Crystal Structures of a T4-lysozyme Duplication-extension Mutant Demonstrate that the Highly Conserved beta-Sheet Region has Low Intrinsic Folding PropensitySagermann, M., Matthews, B.W.
(2002) J.Mol.Biol. 316: 931-940
- PubMed: 11884133
- DOI: 10.1006/jmbi.2001.5376
- Primary Citation of Related Structures:
- PubMed Abstract:
- Structure of Bacteriophage T4 Lysozyme Refined at 1.7 A Resolution
Weaver, L.H.,Matthews, B.W.
(1987) J.Mol.Biol. 193: 189
- Structural Characterization of an Engineered Tandem Repeat contrasts the Importance of Context and Sequence in Protein Folding
Sagermann, M.,Baase, W.A.,Matthews, B.W.
(1999) Proc.Natl.Acad.Sci.USA 96: 6078
Residues 24 to 35 of T4 lysozyme correspond to the second and third strands of a region of beta-sheet that is highly conserved in all known lysozyme and chitinase structures. To evaluate the intrinsic propensity of these amino acid residues to form a ...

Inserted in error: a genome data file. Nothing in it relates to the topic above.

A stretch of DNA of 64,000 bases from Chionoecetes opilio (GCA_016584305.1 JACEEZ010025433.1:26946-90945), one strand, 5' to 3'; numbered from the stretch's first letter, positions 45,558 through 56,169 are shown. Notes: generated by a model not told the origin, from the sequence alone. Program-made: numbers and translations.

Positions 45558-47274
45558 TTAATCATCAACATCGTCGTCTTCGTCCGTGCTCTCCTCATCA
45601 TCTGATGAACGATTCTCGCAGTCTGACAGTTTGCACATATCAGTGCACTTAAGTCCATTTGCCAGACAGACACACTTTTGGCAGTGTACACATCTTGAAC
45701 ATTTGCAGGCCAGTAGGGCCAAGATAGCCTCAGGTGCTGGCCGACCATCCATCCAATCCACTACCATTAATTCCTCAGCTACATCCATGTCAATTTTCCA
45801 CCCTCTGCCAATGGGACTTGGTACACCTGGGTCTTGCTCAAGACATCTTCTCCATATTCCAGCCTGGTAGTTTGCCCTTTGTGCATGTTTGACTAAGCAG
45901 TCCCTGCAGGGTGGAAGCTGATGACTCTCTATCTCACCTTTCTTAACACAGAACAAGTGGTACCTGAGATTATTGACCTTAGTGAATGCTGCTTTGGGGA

Residues 24 to 35 of T4 lysozyme correspond to the second and third strands of a region of beta-sheet that is highly conserved in all known lysozyme and chitinase structures. To evaluate the intrinsic propensity of these amino acid residues to form a defined structure they were added at the C terminus of the native protein, together with a dipeptide linker. Two crystal structures of this active, mutant protein were obtained, to 1.9A and 2.3A resolution, respectively. Even though the crystal conditions are similar, the appended sequence adopts very different secondary structures. In one case it is weakly structured and appears to extend through the active-site cleft, perhaps in part adding an extra strand to the original beta-sheet. In the other crystal form the extension is largely alpha-helical. The formation of these alternative structures shows that the sequence does not have a strong intrinsic propensity to form a unique fold (either beta-sheet or otherwise). The results also suggest that structural conservation during evolution does not necessarily depend on sequence conservation or the conservation of folding propensity.
Institute of Molecular Biology, Howard Hughes Medical Institute and Department of Physics, 1229 University of Oregon, Eugene, OR 97403-1229, USA.